29

I've found what cause this bad behavior with many linux flavors : /usr/share/vim/vim80/defaults.vim # may be "vim81" depending on your vim version it's 'sourced' if there's no ~/.vimrc but even if you have a /etc/vimrc or such /etc file, so if you don't have one just create a blank one as suggested by @lgpasquale: mkdir ~/.vim/; [[ -s ~/.vim/vimrc ]] &...


26

This Windows feature has never really made its way into the Unix world. In the Unix world, the primary purpose of the middle mouse button is to paste the clipboard content (or more precisely, text selected with the mouse, which is auto-copied). A couple of cross-platform applications such as Firefox and Chrome that support Linux-style middle mouse button ...


25

Just force the pointer to skip pixels, here's how: First list input devices: $ xinput list ⎡ Virtual core pointer id=2 [master pointer (3)] ⎜ ↳ Virtual core XTEST pointer id=4 [slave pointer (2)] ...


24

mouse support is disabled by default, so something is turning it on. Likely the reason your set mouse= is failing is because it's running before whatever is turning it on. I'd look through the rest of your vimrc, and possibly the system wide vimrc (/etc/vim/vimrc is a standard location). As a last resort, you can do this really ugly hack which will cause ...


24

Turns out this can be done via Firefox preferences. From the pull down menu: Edit --> Preferences Then select the tabs: Advanced --> general Then check "Use autoscrolling" Screenshot    


21

Try the following command : xdotool getmouselocation 2>&1 | sed -rn '${s/x:([0-9]+) y:([0-9]+) .*/\1 \2/p}' See http://www.semicomplete.com/projects/xdotool/


20

Recent versions of X (X.org server ≥1.11) support several debugging keysyms, introduced in this commit. When triggered, these perform actions related to grabs. By default (at least in recent versions), these are disabled (absent from the default keymap). However, if you have xdotool installed, it is possible to call them, by executing on the command-line: ...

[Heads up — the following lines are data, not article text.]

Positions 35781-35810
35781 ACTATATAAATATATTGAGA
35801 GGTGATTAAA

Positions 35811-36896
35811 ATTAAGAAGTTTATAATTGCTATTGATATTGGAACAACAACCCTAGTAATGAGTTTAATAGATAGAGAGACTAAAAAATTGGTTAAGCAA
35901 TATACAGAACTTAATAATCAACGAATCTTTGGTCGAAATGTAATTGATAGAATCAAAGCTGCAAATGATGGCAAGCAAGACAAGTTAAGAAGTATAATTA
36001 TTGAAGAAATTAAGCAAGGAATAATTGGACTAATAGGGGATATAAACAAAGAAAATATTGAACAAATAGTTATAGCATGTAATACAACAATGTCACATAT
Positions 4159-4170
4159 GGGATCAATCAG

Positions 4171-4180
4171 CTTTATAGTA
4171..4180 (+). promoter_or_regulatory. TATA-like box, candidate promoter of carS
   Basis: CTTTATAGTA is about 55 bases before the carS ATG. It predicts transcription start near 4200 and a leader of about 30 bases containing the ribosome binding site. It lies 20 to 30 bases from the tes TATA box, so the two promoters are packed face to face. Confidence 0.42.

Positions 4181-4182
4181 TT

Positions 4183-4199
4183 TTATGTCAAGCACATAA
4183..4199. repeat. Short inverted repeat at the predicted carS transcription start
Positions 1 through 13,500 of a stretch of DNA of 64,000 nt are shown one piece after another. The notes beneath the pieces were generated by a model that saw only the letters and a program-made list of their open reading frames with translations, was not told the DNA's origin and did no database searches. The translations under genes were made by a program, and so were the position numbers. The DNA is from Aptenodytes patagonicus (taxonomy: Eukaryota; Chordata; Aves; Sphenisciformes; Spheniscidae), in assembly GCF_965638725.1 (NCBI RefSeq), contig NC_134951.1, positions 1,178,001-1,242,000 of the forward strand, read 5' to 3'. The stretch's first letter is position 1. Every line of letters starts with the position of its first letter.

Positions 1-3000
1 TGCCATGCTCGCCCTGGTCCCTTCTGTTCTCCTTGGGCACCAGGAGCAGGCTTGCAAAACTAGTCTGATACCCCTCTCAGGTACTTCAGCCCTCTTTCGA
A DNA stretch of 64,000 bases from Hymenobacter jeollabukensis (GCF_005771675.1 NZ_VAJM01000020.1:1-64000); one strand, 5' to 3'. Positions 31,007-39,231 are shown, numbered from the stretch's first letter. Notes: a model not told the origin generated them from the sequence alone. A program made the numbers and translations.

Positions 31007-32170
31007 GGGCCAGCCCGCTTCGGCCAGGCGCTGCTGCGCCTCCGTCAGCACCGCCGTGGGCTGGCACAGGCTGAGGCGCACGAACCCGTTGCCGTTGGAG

20

This solution will work globally and preserve the middle mouse functionality. Install xbindkeys xsel xdotool Place this in ~/.xbindkeysrc "echo -n | xsel -n -i; pkill xbindkeys; xdotool click 2; xbindkeys" b:2 + Release Reload xbindkeys -p Run xbindkeys on startup, pkill xbindkeys to stop.


18

Hit F10 to open the menu and use the arrow keys to navigate to “Options” → “Customize Emacs” → “All Settings Matching…”. Type mouse and Enter. If your Emacs version doesn't have a menu when running in a terminal then run M-x customize. (This means: press Alt+X, type customize and press Enter.) Navigate to the search box, type mouse and press Enter. Mouse ...


17

You do it with X resources. I have a file, .Xresources, that contains these xterm-related resources: XTerm*VT100.cutNewLine: false XTerm*VT100.cutToBeginningOfLine: false XTerm*VT100.charClass: 33:48,35:48,37:48,42:48,45-47:48,64:48,95:48,126:48 In my .xinitrc file, I have some line that merge in those resources: if [ -f $userresources ]; then /usr/...


17